The ‘Salmon Pink’ Myth

Few things in the vintage guitar market are as confusing as the custom guitar colour often referred to as Salmon Pink.  To understand why, you have to go back to Fender’s paints of the 1950s and 60s and realize they were also the automobile paints of the time.





In that era of American pop culture, rock ‘n’ roll and cars had more influence than anything else.  Fender’s 1960 colour chart reveals they often used the exact same shades of DuPont nitrocellulose lacquer as Ford and General Motors … including a Fiesta Red, shown here on a 1956 Ford Thunderbird.





Fender’s guitar spraying methods weren’t consistent.  Sometimes they used an undercoat … sometimes they simply sprayed colour directly on to bare wood, or over a previous colour that hadn’t worked out.  But they always finished off with a top coat of clear lacquer (which was also nitrocellulose based).  But as this clear lacquer aged, it yellowed significantly and distorted the shade of the original base colour.

Not only that, Fiesta Red itself turned out to be an unstable colour that was highly-reactive to the UV in sunlight and fluorescent light.  Fender’s colour charts from 1960 to present show there was never a colour called Coral Pink or Salmon Pink.  What is often called ‘pink’  is aged and faded Fiesta Red, where the red pigment has deteriorated towards pink or orange.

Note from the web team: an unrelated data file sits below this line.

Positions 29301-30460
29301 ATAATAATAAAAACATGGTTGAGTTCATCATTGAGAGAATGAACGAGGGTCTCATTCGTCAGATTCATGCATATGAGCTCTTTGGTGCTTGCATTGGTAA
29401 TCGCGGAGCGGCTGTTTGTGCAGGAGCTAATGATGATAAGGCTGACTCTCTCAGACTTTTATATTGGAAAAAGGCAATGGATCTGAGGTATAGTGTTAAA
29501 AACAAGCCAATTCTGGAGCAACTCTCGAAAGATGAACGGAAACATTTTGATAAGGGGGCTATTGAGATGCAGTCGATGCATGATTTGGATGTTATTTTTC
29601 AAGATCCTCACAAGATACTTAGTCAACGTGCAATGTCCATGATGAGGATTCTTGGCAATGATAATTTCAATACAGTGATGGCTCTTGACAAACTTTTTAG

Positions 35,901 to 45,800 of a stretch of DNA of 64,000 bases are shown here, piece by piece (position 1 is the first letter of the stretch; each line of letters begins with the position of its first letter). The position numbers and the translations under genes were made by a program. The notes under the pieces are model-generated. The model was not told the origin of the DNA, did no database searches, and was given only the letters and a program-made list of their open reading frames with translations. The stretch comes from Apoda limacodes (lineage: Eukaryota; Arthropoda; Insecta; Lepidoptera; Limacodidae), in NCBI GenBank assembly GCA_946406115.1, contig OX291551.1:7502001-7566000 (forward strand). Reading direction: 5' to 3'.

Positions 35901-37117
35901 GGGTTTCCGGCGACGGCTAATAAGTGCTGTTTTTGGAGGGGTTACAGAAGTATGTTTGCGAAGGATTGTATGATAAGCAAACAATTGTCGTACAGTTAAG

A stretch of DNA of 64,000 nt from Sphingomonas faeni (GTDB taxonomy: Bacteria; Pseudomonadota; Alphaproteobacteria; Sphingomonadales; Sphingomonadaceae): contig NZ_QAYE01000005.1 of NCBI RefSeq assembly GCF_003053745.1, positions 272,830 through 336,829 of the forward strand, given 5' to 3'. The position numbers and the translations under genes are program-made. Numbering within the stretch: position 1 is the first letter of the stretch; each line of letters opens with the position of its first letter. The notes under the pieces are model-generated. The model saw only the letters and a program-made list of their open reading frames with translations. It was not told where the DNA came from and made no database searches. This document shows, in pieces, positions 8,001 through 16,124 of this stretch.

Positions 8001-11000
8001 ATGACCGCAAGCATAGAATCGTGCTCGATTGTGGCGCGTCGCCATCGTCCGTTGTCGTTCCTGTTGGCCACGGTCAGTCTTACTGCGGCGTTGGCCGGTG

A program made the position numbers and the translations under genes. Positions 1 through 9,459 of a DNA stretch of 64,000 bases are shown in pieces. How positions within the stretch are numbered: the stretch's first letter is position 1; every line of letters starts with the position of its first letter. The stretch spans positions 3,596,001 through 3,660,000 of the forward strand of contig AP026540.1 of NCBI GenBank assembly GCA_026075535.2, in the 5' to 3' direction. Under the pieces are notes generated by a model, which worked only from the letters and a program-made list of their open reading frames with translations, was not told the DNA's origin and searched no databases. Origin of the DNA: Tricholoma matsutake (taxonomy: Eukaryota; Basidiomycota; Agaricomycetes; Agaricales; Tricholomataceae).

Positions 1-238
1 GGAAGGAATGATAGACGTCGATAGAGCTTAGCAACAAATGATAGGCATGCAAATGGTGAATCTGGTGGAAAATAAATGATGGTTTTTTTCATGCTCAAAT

In early 1960s’ Britain, due to the popularity of the Shadows, the Stratocaster guitar and the Precision bass were the guitars of choice.  History has it that the various importers (Jennings, Selmer and Arbiter, in turn) found there was more demand for guitars that looked like Hank Marvin’s red Strat than for the standard Sunburst version.  So a lot of Fenders are believed to have been re-sprayed on arrival in the UK. It’s said that the lacquer used by the importers was slightly pinker than Fender’s factory colour.





When I bought the used Fender bass that I went on to use with the Attractions, it was in a sorry state — stripped back to the bare wood and fitted with a white pickguard.  I bought a tortoiseshell replacement plate and then took the bass to Andy’s Guitar Shop in Denmark Street, in London, and asked him to respray it.  I distinctly remember asking him to do it ‘Salmon Pink’ … a term I’ve always used for faded Fiesta Red.  So, if I’ve unwittingly added to the myth of Salmon Pink, then good … because I’ve now made it the official colour of my new signature model Profile Bass.



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